Newspoll: 57-43 to Coalition

The Australian reports the latest Newspoll (the first in three weeks, following a break for the long weekend) has Labor recovering three points from their record low primary vote last time, but continuing to languish on 29 per cent. The Coalition also picked up a point on the primary vote, to 49 per cent, and maintains a two-party preferred lead of 57-43, down from 58-42 last time. The Greens have dropped a point to 12 per cent, with “others” taking most of the damage from the higher major party vote. The Prime Minister’s personal ratings remain dismally low, with approval up a point to 28 per cent and disapproval down one to 60 per cent. Tony Abbott is up slightly, by two points on approval to 36 per cent with disapproval down a point to 53 per cent. The preferred prime minister is unchanged with Abbott leading 40 per cent to 35 per cent. Newspoll has also has responses for best party to handle various issues: these have Labor going back on all measures since the question was last asked before the election, which is entirely predictable given the normal pattern of these responses following in the direction of voting intention.

This follows today’s Essential Research poll which had the Coalition lead steady at 55-45, from primary votes of 33 per cent for Labor and 48 per cent for the Coalition (both steady), and 10 per cent for the Greens (down one). Further questions suggest the public has trouble distinguishing between the four independents: those who back the government, Rob Oakeshott, Tony Windsor and Andrew Wilkie, all have approval ratings of 23 per cent or 24 per cent and disapproval ratings of between 32 per cent to 34 per cent. Bob Katter performs slightly better, with 27 per cent approval and 36 per cent disapproval. The broad hostility to the independents individually is reflected by the unpopularity of the balance of power arrangement overall. Only 22 per cent consider it to have been good for Australia – a substantial worsening since polls in the early part of the year, the more recent of which (on June 6) had it at 28 per cent. The bad rating is up from 39 per cent to 50 per cent.

Questions on poker machine reform suggest that while Clubs Australia’s grand finals advertising blitz may have had some impact, the public remains strongly in favour of mandatory pre-commitment on poker machines. The level of support is down to 61 per cent from 67 per cent four weeks ago, which opposition up five points to 30 per cent. Respondents were also asked to nominate a figure which “reflects the social cost of problem gamblers in Australia”, and opponents seemed reluctant to do so: 42 per cent opted for don’t know compared with 25 per cent among supporters. Those that did name a figure tended to come in at well below the $4.7 billion indicated by the Productivity Commission, with options of $1 billion or lower chosen by 44 per cent ($100 million being the most favoured), compared with 9 per cent for $5 billion and 5 per cent for $10 billion. Once appraised of the Productivity Commission result, support for pokies reform returned roughly to the level it was at four weeks ago. Respondents were also advised that 2.7 per cent of poker machine revenue was invested into the community, and it seems that for some this was enough: support for reform then came down to 57 per cent, with opposition at 31 per cent.

Misha Schubert of the Sydney Morning Herald has also brought tidings of a Galaxy poll of the electorate of Melbourne which shows Greens incumbent Adam Bandt headed for an easy victory regardless of what the Liberals do with their preference recommendation. Bandt’s primary vote is at 44 per cent against 29 per cent for Labor and 23 per cent for the Liberals, which compares with respective results at last year’s election of 36.2 per cent, 38.1 per cent and 21.0 per cent. This would translate into a 65-35 win for Bandt if Liberal and other preferences were allocated as per the 2010 election result: an anti-Labor swing of 9 per cent in Labor-versus-Greens. We are told that if the Liberals put Labor ahead of the Greens on their preference recommendation, as they did to such devastating effect at the Victorian state election, Bandt would still emerge 56-44 in front – exactly the result he achieved at the election. This result appears to have been arrived at by splitting Liberal preferences 60-40 in Labor’s favour rather than the usual 80-20, which seems soundly based on results from the state election. The poll was conducted two weeks ago from an unspecified sample size, and I’m guessing was conducted for a corporate or peak body client (UPDATE: It’s been pointed out to me that the article notes it was conducted for the Greens).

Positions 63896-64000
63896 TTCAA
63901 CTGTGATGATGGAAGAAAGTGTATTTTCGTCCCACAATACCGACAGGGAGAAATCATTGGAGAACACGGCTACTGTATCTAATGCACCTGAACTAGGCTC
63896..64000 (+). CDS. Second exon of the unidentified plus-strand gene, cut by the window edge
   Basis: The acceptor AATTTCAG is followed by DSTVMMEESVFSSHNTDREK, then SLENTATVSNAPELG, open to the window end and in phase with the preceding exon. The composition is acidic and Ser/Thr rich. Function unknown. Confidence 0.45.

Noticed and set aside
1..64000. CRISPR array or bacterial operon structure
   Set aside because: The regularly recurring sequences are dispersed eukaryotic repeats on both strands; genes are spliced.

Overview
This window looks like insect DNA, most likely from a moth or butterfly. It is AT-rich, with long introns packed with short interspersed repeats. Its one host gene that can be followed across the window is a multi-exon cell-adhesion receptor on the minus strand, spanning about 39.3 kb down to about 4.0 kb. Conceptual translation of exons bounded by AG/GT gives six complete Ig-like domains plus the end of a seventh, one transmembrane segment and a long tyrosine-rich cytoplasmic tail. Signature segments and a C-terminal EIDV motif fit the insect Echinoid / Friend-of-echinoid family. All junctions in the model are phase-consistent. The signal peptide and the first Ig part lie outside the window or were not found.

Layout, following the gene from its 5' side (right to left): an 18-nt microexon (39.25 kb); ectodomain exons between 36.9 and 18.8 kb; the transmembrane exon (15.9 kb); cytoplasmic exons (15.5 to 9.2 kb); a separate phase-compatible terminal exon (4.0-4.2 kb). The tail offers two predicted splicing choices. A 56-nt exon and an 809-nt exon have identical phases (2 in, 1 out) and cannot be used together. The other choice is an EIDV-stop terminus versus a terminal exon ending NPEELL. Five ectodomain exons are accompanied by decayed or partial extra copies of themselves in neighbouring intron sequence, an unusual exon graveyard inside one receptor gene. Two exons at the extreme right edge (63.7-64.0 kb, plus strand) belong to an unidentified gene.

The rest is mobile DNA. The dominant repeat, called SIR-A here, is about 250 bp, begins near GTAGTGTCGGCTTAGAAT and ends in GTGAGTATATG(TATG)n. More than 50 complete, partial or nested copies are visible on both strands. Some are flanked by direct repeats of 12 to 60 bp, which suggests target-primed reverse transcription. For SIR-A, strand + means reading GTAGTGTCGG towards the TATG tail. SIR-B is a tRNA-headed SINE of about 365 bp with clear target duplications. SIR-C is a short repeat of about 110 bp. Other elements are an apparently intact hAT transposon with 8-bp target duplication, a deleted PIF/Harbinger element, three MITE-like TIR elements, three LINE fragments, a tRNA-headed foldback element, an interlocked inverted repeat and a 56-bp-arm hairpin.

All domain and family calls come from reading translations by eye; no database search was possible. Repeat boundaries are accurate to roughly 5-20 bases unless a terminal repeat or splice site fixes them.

Author: William Bowe

William Bowe is a Perth-based election analyst and occasional teacher of political science. His blog, The Poll Bludger, has existed in one form or another since 2004, and is one of the most heavily trafficked websites on Australian politics.

5,297 comments on “Newspoll: 57-43 to Coalition”

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  1. I thought this was good from the Faine interview:

    [Every action of the Opposition here has been about politics, and about themselves. […] It hasn’t been about border security, its not about appropriate treatment of refugees, all its ever been about is the political interest of the Opposition.]

  2. confessions

    [Reading the transcript of the interview between Combet and Uhlmann was astounded at the questions Uhlmann put to the minister.

    The ABC is no longer about journalism, it’s now all about cheap gotchas and smarmy News ltd talking points.]
    Far more astounding was that anybody could think Greg Combat(sic) would be troubled in the least by such nonsense. Someone has obviously not been taking notice.

  3. Ian at 5217

    …………..There is another side to the BER story. This is mine;

    Great story ….. should be the lead sentence in a new BER advert

  4. Amazingly quiet on talkback radio here in Perth – on just about every burning issue.